A few people have wondered about the absence of the Fantastic Four on the Alex Ross cover to Marvel Comics #1000. It wouldn't be the first time the Fantastic Four's absence on Marvel Comics products has been noted, but back then, even though Executive Editor Tom Brevoort did his best to deny it, this was down to Marvel's clashes with Fox Studios over rights. Marvel Chair Ike Perlmutter declared that Marvel would stop publishing the Fantastic Four, stop licensing the Fantastic Four, stop promoting the Fantastic Four. Games, toys, statues, trading card lines, cartoon appearances, were all cancelled, even T-shirts and calendars were edited to remove any appearance of the four.
Back in 2017, the Alex Ross Instagram account posted a brand-new piece of artwork featuring Reed Richards and Sue Storm in what appeared to be new Fantastic Four uniforms.
Both had been absent from the Marvel Universe since the end of Jonathan Hickman's Secret Wars, as part of a decision by Marvel executives not to publish any more comics called Fantastic Four, after their negotiations with movie license holder Fox. This dispute was originally revealed by Bleeding Cool, was disputed by Tom Brevoort, then confirmed by Jonathan Hickman.
Last year, thanks to a) Dan Slott and b) Disney buying Fox Studios, the Fantastic Four returned, finally. But what of that Alex Ross teaser?
The answer was revealed in last year's Marvelocity hardcover volume by Ross, in which he spends six pages showing us a 60s-styled pitch he made for the Fantastic Four if they returned. A pitch that Marvel turned down. Alex Ross may be one of the most popular comic book creators around, but that means nothing to an Ike Perlmutter grudge match.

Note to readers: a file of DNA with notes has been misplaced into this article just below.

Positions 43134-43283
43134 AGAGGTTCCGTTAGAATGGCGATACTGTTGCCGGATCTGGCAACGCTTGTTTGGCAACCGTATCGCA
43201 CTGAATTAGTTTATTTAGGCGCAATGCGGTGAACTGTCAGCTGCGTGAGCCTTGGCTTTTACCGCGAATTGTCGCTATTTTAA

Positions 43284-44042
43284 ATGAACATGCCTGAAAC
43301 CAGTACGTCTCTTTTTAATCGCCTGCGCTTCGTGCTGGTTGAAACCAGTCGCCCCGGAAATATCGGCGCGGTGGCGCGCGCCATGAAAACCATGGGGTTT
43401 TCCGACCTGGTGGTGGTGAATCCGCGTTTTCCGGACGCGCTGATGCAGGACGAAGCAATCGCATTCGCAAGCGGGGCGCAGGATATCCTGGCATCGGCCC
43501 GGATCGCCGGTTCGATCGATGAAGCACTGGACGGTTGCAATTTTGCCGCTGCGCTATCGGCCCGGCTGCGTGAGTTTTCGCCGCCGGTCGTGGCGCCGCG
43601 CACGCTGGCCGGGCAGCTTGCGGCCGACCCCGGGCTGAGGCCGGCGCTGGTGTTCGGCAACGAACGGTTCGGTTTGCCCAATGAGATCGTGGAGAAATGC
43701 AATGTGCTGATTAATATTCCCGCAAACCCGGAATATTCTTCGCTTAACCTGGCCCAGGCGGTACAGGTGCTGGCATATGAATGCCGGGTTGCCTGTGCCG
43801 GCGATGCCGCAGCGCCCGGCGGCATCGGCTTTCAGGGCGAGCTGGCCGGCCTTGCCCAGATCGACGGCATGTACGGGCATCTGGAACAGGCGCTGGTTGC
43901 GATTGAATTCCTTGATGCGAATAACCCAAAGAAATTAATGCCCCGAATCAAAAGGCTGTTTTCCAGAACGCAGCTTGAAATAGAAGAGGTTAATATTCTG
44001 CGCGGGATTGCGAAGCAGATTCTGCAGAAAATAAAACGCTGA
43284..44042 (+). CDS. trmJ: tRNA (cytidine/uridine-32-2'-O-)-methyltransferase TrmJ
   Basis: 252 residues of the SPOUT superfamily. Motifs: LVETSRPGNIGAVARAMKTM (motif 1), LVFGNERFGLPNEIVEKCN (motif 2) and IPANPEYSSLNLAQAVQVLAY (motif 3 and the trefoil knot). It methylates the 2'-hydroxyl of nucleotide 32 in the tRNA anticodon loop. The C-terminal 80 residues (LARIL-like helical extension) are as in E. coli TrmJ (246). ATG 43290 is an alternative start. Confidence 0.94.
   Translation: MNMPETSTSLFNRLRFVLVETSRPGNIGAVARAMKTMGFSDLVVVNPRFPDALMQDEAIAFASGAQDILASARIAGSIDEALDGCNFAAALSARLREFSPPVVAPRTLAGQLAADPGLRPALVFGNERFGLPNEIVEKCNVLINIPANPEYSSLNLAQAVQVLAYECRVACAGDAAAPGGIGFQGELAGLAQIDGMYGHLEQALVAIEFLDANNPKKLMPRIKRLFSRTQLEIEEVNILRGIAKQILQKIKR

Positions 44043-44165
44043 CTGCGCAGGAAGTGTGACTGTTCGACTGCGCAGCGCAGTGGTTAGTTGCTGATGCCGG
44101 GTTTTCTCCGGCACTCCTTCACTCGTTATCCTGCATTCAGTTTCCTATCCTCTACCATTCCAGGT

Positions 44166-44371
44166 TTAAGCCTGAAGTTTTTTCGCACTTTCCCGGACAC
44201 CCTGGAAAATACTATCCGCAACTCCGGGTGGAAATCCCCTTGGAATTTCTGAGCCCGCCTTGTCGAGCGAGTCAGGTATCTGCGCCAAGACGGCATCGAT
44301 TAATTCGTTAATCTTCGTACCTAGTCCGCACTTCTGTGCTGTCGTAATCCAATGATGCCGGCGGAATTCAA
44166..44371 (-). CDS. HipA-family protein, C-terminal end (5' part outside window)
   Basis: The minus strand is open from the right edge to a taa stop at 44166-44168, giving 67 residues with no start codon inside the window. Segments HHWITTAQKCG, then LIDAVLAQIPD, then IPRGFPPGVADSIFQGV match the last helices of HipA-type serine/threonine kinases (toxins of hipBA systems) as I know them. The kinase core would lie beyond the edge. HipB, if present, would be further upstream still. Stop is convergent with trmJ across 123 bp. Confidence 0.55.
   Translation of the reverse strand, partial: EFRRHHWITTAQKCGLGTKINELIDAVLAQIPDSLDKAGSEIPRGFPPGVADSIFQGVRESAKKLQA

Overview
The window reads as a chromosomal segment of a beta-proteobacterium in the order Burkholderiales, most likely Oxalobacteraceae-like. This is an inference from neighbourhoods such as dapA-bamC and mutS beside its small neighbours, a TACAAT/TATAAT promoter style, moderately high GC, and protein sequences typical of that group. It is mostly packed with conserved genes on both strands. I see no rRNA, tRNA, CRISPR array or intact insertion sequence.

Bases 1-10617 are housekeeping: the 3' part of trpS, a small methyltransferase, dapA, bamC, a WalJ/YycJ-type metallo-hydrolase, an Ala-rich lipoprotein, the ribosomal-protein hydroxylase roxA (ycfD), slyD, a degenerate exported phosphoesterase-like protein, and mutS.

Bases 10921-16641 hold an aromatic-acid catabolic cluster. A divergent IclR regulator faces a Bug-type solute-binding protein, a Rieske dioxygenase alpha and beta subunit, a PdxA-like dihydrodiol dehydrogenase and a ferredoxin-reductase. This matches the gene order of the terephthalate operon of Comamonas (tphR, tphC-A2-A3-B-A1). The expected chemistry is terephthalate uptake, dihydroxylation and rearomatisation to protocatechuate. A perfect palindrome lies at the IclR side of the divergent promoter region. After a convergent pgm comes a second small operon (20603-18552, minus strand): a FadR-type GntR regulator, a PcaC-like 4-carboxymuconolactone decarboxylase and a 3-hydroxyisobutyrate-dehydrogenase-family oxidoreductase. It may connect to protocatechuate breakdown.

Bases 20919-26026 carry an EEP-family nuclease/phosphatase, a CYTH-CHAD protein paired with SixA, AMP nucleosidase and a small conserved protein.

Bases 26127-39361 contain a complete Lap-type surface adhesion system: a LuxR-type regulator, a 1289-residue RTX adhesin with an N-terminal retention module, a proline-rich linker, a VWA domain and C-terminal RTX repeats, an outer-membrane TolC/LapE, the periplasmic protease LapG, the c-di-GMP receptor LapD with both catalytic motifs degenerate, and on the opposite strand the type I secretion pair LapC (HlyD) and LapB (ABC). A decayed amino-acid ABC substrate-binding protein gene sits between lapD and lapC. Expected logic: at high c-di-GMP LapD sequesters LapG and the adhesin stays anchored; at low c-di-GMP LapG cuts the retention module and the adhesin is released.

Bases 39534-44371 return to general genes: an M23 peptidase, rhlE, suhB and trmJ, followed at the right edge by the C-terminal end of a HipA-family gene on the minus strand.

With a hat tip to 13th Dimension, here's how it might have looked… is it me or does Reed Richards look a little David Bowie at one point?
Alex Ross is an American comic book writer/artist known primarily for his painted interiors, covers, and design work described as in possession of "a Norman-Rockwell-meets-George-Pérez vibe" and has been praised for its realistic, human depictions of classic comic book characters. He first became known with the 1994 miniseries Marvels, on which he collaborated with writer Kurt Busiek. He has since done a variety of projects for both Marvel and DC Comics, such as the 1996 miniseries Kingdom Come, which Ross co-wrote.
Since then, he has done covers and character designs for Busiek's series Astro City, and various projects for Dynamite Entertainment. His feature film work includes concept and narrative art for Spider-Man and Spider-Man 2, and DVD packaging art for the M. Night Shyamalan film Unbreakable. He has done covers for TV Guide, promotional artwork for the Academy Awards, posters and packaging design for video games, and his renditions of superheroes have been merchandised as action figures.